Of the MANY lessons to learn from Acts 17, here are two important ones: First we see a vivid contrast in the response between the Jewish community in Thessalonica and the Jews at Berea, when they heard the gospel (vv. 5-11). The Jews of Thessalonica did not welcome Paul’s message, and responded by causing a riot and assaulting Jason and other Jews who did become Christians. In Berea, however, the members of the synagogue responded to the words of Paul and Silas by comparing them with the (old testament) scriptures to see if they agreed with what they already recognized as God’s word. The lesson WE should learn is to always “search the scriptures” when confronted with any religious teaching, to determine whether or not it is true!
The second point to note in Acts 17 comes from Paul’s statement in verse 30; “Truly, these times of ignorance God overlooked, but now commands all men everywhere to repent….” The Holy Spirit’s words here are important because they show that no person is exempt from accountability before God! Every person who lives in the era of the gospel (i.e., in our day) must answer to God for their actions and their obedience (or disobedience) to the gospel of Jesus Christ. Just as Peter had declared in Acts 4:12 that there is no “alternative track” for salvation through someone other than Jesus (such as Mohammed, Buddha, etc.), so Paul says very plainly (vs. 31) that we will all be judged by Jesus (the “man whom he has ordained”). This agrees exactly with Romans 14:12 and 2 Corinthians 5:10, as well as with the Lord’s own words in Matthew 16:27 and 25:31-33.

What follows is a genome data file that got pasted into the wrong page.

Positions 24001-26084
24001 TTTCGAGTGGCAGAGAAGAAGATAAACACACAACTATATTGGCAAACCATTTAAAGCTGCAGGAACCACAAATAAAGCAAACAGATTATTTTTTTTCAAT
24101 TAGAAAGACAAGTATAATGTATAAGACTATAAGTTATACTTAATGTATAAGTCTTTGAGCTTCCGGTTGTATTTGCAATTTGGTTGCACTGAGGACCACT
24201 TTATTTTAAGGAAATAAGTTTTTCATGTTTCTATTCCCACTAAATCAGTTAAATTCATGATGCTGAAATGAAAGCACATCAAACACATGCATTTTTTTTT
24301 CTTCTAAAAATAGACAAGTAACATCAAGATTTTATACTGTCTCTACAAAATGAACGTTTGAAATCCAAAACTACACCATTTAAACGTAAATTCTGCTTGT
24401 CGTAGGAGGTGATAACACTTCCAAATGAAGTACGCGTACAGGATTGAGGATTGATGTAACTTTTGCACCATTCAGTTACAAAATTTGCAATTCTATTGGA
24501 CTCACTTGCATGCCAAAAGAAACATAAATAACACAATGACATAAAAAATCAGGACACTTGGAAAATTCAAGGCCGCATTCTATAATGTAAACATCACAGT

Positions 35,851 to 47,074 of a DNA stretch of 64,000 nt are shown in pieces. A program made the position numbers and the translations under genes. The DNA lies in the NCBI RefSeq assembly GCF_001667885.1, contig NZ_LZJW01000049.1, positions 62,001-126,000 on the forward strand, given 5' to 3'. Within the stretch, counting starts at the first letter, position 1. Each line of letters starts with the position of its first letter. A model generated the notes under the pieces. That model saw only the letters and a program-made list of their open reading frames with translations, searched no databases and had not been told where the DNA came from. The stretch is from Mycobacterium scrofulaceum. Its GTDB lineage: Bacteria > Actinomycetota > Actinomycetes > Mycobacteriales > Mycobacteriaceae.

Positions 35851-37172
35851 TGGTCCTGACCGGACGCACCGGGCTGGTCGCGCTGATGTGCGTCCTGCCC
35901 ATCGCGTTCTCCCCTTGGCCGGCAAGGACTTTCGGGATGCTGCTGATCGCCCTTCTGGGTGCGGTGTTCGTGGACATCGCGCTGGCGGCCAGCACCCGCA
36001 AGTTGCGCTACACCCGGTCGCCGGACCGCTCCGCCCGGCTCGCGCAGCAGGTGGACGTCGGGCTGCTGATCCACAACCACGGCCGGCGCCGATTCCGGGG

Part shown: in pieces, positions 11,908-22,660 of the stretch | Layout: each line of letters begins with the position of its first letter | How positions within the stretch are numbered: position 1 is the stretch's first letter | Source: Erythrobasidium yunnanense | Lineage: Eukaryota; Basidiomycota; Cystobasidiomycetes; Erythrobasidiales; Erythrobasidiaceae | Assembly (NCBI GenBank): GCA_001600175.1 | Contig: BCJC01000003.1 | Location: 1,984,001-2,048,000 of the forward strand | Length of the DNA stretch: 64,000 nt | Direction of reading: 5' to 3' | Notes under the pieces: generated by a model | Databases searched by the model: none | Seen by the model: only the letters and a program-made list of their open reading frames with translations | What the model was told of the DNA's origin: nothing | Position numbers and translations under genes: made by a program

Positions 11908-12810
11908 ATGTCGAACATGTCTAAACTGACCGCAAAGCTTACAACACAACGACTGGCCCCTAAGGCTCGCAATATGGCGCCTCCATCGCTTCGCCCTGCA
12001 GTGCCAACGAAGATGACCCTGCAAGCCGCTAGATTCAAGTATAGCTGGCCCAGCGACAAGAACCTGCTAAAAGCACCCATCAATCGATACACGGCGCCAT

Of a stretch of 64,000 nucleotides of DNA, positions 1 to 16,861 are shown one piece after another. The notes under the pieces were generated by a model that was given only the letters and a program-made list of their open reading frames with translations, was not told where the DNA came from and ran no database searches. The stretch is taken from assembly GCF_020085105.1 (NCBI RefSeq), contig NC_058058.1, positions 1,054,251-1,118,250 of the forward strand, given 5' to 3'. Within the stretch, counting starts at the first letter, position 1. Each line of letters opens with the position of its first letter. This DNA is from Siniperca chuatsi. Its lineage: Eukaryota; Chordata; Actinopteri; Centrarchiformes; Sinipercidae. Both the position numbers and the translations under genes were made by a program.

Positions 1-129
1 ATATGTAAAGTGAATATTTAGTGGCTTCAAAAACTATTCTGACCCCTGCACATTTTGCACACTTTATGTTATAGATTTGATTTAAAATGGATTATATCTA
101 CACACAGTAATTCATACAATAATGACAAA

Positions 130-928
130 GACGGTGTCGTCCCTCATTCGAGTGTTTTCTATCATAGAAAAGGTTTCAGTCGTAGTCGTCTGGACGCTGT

The experience of Aquila and Priscilla with Apollos (Acts 18:24-28) shows that we must not fall into the denominational world’s snare of reasoning that “so-and-so is ‘pretty close’ to the truth, so I’ll just overlook a ‘minor’ difference in our doctrines for the sake of unity.” While Aquila and Priscilla did not interrupt Apollos while he speaking, they did speak to him privately, specifically to correct and complete his knowledge (and thus his preaching) about the Christ. Genuine Christian unity rests only on the truth of God’s word!
When Paul arrived at Ephesus in Acts 19:1-5, he also encountered men (perhaps disciples of Apollos) whose knowledge of the gospel was “imperfect.” Because their knowledge was incomplete, their response to the Lord had been inaccurate, and resulted in incomplete obedience – they had not been baptized into Christ, even though they had been baptized (with John’s baptism, vs. 3). Many people in a similar situation (those immersed according a denominational doctrine) object that “I’ve already been baptized, so I’m already a Christian,” but these men did not object or hesitate. Verse 5 tells us that they were immediately baptized “in the name of (on the authority of) the Lord Jesus.” Instead of arguing that their previous baptism was “valid,” these men acted promptly to insure perfect obedience to the Lord’s command.
Acts 20:7 presents the most direct, succinct statement in the new testament about “when” Christians are to gather for worship. Though some people contend that “the day doesn’t matter, all that ‘counts’ is our intention,” in verse 6 we learn that Paul waited at Troas for seven days in order to meet with the brethren there when they gathered for worship. If there were no other verse in the new testament that specified worship on the “first day of the week,” we would be no less obligated to meet for worship each Sunday than if there were one hundred verses which all specified “every Sunday!” How many times must God say something before we are obligated to obey? Only once!